There are some who have argued, in spite of the fact that he had six touchdown passes through the first six games, that as an overall body of work, Pittsburgh Steelers quarterback Ben Roethlisberger has not been putting his best foot forward thus far for the majority of the 2016 season. I know, because I was among those arguing just that.
He had what was clearly his worst performance of the first three weeks last Sunday in a dismal defeat to the Eagles in which he failed to throw a touchdown pass—although he had a potential touchdown pass dropped at the end of the opening drive—but in general, even through the dropped passes, he was off-target far more than was the norm.
Last night was overwhelmingly his best performance of the season by virtually any metric, in terms of either efficiency or production. He completed 22 passes on just 27 attempts for a stellar completion percentage above 81, hit exactly the 300-yard mark, averaging 11.1 yards per pass attempts—oh, and he threw five touchdown passes to four different receivers, in doing so earning himself a near-perfect passer rating.
That is certainly one way to bounce back, and he did so while also keeping the Steelers clean on the giveaway front. Roethlisberger threw four interceptions over the course of the first three games, but he was able to stay clean in that regard last night. He was also sacked twice—I believe both of the ‘in the grasp variety’—but did not fumble.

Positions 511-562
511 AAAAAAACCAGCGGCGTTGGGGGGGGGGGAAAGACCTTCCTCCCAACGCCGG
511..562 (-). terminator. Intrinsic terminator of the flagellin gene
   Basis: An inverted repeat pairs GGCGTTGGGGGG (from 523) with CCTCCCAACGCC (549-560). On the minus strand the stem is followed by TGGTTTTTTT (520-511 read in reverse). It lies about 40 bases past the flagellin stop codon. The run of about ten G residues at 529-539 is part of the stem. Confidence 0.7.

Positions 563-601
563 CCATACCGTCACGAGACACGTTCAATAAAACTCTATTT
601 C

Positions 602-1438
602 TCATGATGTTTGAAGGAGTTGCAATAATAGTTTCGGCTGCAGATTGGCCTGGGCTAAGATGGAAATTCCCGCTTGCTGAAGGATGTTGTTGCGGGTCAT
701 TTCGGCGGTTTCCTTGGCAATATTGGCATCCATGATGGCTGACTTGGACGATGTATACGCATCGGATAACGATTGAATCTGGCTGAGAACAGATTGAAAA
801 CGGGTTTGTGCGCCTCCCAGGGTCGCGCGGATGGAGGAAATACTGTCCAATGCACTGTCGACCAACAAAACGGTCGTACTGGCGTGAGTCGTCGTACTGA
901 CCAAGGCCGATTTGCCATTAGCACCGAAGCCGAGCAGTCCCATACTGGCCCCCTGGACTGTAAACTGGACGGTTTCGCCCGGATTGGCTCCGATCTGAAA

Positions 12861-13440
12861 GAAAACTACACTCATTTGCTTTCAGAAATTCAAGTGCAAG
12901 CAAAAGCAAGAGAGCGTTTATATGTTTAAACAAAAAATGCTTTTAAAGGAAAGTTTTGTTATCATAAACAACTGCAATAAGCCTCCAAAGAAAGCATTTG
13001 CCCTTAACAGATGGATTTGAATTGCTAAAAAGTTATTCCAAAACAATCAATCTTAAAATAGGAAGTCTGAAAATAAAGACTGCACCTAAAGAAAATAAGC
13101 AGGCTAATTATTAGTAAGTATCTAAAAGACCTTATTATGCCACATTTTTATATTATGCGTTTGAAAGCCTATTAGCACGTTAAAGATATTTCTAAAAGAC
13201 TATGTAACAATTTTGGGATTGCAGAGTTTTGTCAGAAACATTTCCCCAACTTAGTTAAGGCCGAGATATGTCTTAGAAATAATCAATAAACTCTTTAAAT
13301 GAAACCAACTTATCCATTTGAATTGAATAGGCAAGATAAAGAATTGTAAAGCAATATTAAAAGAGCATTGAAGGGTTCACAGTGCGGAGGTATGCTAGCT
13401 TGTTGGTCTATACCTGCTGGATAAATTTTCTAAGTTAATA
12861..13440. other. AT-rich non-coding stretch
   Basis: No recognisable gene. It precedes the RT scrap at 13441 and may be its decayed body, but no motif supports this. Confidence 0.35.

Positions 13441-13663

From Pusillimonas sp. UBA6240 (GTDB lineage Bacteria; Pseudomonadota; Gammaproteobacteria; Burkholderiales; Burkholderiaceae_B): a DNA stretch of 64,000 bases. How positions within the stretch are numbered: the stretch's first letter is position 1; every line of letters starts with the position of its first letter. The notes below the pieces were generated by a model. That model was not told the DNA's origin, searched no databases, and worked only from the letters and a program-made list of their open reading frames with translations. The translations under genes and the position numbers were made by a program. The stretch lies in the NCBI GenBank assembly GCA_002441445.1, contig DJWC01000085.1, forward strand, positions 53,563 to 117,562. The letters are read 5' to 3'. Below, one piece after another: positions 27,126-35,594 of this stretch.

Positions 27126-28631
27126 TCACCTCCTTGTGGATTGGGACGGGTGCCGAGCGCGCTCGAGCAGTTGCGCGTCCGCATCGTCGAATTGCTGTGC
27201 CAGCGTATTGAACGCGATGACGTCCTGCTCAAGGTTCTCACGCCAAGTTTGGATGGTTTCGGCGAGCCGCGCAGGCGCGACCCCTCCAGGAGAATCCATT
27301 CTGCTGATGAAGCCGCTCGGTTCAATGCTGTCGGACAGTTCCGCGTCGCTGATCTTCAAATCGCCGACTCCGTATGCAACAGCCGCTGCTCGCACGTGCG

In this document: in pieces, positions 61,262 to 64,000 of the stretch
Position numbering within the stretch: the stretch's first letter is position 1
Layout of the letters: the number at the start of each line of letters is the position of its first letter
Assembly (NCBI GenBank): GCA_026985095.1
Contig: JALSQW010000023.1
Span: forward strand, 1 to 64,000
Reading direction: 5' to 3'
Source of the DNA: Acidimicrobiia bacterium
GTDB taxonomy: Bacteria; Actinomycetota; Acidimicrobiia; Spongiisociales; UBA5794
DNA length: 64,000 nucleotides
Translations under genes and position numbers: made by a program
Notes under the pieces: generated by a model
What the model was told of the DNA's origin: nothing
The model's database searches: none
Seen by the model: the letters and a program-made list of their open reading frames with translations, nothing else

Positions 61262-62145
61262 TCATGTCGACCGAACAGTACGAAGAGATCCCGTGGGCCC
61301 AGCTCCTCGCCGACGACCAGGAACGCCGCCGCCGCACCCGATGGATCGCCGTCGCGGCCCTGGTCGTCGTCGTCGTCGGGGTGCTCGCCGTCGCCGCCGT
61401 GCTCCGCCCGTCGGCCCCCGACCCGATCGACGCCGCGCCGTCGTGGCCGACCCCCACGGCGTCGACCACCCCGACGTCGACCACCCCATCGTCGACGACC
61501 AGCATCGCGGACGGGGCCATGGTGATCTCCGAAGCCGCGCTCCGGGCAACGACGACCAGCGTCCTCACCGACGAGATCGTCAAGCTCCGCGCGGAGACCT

To be quite frank, this is the Ben Roethlisberger that Ben Roethlisberger is capable of being, and it is also the Ben Roethlisberger that the Pittsburgh Steelers need him to be in order to fulfill their championship aspirations for the 2016 season, aspirations that are very much rekindled after their dominating showing in a 43-14 game that was not as close as the scoreboard might indicate.
In terms of efficiency, he led an offense that converted on six of its 11 third-down opportunities, gaining very nearly eight yards per offensive play, and going without a blip in three trips inside the red zone, as well as two trips in goal-to-go situations.
He added not one, not two, but three touchdown passes from long range, of at least 30 yards, on the day, each to a different wide receiver, and, in all, completed a pass to nine different players, or in other words, every offensive skill position player who received playing time.
Both the Steelers and Roethlisberger himself have shown us this season how we can go through the ups and downs. Neither he nor the team looked like they could beat just about anybody last week in a 31-point defeat, but they responded yesterday with a 29-point blowout and an overall dominating showing.